Skip to comments.A year full of school sex raps (NYC public schools set new abuse record)
Posted on 01/05/2007 9:13:41 AM PST by Mrs. Don-o
City teachers, principals and other school workers were accused of more crimes by school investigators in 2006 than in any recent year, a new report shows. Of the 259 allegations that special schools investigator Richard Condon leveled at school employees last year, he turned a record-high 101 cases over to federal or state prosecutors for possible criminal probes. That's up 68% from 2005, when only 60 cases were referred to prosectors and higher than any year since Condon's office started keeping track in 2002.
Among alleged wrongdoers was a middle school math teacher accused of having sex with a 14-year-old student he was supposed to be tutoring; an elementary school teacher who allegedly groped a 10 year-old; a trusted Department of Education secretary who invented a fake child to dupe taxpayers out of $116,000 worth of special-education tutoring, and a Brooklyn principal accused of stealing more than $10,000 from her school.
Condon credited the city's 311 phone system, greater vigilance by school auditors and publicity about consequences for school employees who fail to report wrongdoing for the record 2,552 complaints his office received last year. Of those, Condon pursued 638 cases and found enough evidence to make an accusation in 259 cases.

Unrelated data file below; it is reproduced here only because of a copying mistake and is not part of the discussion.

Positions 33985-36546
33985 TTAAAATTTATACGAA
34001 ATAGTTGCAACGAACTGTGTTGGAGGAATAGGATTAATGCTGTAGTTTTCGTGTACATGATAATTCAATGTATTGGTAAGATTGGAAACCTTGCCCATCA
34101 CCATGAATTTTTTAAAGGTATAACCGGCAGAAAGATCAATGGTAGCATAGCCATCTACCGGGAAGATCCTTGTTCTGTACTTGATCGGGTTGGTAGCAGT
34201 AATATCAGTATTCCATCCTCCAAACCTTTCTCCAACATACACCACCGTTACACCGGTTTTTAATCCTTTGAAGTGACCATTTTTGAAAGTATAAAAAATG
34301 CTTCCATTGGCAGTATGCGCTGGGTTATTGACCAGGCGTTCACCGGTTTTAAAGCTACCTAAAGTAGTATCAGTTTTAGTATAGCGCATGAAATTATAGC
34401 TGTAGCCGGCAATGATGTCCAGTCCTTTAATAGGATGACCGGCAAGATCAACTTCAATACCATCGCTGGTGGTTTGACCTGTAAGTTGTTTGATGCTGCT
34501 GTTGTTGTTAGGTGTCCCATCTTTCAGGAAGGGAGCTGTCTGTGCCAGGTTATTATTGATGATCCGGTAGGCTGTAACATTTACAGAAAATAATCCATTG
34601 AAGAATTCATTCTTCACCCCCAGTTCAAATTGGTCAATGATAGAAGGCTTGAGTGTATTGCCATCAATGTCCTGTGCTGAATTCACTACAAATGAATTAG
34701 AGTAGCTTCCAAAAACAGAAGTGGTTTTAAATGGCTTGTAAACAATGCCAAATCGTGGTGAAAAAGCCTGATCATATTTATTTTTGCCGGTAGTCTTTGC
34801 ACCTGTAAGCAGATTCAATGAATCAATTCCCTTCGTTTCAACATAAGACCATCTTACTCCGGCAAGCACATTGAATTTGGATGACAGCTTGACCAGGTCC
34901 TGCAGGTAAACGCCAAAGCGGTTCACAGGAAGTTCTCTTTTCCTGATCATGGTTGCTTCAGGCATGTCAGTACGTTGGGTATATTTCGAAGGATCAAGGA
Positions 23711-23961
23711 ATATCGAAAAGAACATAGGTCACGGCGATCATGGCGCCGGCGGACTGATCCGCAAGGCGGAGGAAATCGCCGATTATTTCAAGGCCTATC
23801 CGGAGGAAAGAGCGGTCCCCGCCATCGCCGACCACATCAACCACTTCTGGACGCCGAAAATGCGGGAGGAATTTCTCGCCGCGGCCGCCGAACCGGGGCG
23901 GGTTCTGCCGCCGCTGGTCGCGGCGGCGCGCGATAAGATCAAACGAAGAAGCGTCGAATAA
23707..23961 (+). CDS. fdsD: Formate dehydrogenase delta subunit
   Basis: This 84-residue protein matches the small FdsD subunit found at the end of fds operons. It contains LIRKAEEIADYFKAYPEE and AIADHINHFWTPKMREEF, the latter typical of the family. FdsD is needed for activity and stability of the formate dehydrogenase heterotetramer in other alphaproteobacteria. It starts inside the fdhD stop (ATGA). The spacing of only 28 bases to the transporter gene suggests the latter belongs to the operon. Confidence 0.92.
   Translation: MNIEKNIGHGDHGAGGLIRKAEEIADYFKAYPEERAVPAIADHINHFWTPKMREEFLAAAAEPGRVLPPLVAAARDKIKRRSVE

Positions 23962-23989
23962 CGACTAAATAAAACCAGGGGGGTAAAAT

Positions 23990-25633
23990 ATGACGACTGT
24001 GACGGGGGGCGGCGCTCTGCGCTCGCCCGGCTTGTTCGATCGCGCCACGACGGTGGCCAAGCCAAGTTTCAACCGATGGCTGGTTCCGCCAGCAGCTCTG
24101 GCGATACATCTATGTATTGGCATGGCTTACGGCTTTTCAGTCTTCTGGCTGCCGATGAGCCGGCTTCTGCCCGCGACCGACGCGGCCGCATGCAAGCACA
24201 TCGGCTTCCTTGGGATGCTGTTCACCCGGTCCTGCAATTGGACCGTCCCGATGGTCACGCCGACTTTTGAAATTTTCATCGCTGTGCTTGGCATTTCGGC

Cases included 86 school employees - including as many as 56 teachers - accused of sexual misconduct ranging from rape to relationships with students to sexual harassment.
Condon recommended 121 firings last year, most of which are still pending due to union procedures. Only 41 of those firings have taken effect.
Seize all the personnel records, correspondance and documents of the school district, going back 50 years. Gin up a couple dozen multi-million dollar lawsuits. Watch and grin as the school district has to sell off schools, offices, equipment, real estate, and maybe go into bankruptcy in order to pay off settlements for incidents that happened in the 1970's and 1980's, and up to the present.
Put everybody's name and picture out to the media: the suspected, the accused, the convicted, the living and the dead.
Isn't that what they're doing to the Catholics?
If they would just let these teachers marry, there wouldn't be any problem. -sarc
Ha--yeah but the libs wanted to take the Catholic Church out, which they did, the public school system is part and parcel of the liberal model, so it will never be treated the same.
Interesting point there!
2,552 sex abuse cases in one year. Multiply that by 50 years, and you get 127,600 cases. That's probably a little inflated, since perhaps many of the cases would have taken place over several years. Then again, the Catholic priesthood, about 1/3 the size of the NYC teachers' workforce had fewer than 1,000 over 50 years, IIRC.
Trying to wean out the predators in the public school teachers is going to be harder because of union hiring and firing rules and because of PC politicians trying to score points with lib voters by being "tolerant".
But we only hear about the priests in the media. Go figure?
LOL! It does illustrate the ludicrousness of that argument, doesn't it?
Bookmarking this sucker...